Ann Petry, the first black American woman novelist to sell over a million copies of a book was born on October 11, 1908 (or 1911, accounts vary). She died in 1998.
Petry was born in Old Saybrook, Connecticut, into a middle-class black family. She later recounted the many instances of racism she faced growing up there in a predominantly white community.
Her father was a pharmacist and she earned a pharmacy degree and worked in the profession.
After her marriage in 1938 she and her husband moved to Harlem where she got a job writing for The Amsterdam News. She became involved in socially progressive activities as well as artistic endeavours such as acting and painting as well as having a number of her short stories published.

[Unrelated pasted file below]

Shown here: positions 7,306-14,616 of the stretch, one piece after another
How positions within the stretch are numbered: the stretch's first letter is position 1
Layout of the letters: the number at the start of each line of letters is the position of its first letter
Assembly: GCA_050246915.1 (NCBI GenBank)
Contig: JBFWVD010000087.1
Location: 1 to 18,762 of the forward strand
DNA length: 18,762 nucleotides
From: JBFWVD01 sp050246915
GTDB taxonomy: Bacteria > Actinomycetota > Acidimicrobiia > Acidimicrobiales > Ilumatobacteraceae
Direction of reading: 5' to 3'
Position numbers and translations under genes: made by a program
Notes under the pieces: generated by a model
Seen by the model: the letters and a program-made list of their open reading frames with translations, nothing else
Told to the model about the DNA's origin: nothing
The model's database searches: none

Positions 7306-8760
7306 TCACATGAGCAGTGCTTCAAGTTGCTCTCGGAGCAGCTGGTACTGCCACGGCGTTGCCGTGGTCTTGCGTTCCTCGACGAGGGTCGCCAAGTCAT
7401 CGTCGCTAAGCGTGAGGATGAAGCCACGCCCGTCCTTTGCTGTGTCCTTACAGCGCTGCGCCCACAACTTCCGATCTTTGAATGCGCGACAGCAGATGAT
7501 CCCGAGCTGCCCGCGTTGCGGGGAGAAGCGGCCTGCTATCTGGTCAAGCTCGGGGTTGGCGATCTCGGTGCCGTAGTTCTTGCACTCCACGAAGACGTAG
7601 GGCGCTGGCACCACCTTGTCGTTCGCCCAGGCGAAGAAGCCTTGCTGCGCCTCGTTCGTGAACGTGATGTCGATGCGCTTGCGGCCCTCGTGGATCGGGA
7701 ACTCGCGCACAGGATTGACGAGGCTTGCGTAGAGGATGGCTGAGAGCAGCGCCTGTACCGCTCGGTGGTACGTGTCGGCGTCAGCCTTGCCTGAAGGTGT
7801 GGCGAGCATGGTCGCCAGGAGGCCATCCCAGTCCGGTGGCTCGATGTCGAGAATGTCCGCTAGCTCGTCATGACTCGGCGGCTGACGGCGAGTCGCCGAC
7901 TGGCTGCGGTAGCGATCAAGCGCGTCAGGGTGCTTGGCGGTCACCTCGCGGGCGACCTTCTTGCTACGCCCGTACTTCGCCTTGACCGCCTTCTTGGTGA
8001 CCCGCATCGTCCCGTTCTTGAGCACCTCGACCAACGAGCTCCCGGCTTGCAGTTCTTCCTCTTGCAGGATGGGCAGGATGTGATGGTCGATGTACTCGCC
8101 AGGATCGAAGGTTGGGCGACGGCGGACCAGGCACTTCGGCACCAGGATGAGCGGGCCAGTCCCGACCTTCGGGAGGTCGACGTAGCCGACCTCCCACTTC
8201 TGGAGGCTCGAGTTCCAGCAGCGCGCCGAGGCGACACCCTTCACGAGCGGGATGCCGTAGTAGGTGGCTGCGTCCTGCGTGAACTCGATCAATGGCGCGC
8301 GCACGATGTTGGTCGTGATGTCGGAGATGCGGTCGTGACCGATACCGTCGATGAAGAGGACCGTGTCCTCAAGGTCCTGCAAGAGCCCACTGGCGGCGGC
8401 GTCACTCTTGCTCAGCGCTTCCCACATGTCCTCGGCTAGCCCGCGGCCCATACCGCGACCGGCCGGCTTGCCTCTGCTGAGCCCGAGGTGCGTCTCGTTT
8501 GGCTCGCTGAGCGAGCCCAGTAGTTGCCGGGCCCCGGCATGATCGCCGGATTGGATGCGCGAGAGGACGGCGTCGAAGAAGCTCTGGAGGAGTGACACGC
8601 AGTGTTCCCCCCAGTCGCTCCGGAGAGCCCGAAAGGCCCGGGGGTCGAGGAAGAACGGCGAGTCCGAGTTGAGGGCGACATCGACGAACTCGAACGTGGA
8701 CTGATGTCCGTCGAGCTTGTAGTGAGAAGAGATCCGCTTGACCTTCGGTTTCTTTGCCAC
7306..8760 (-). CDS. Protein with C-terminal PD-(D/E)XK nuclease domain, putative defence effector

Her first novel, The Street, was the result of her winning the Houghton-Mifflin Literary Fellowship Award in 1946. The prize earned her a $2,400 stipend that allowed her to finish the novel.
The novel was an immediate success, selling 20,000 copies pre-publication and going on to sell 1.5 million copies.
It is the story of Lutie Johnson, struggling to raise her three children in Harlem. Lutie is well-educated and ambitious but the systems of racism and sexism beat her down.
Unlike more aspirational black novels of the time, The Street paints a bleaker, some critics say more realistic, view.
The Street was re-issued in 1992 and is still in print.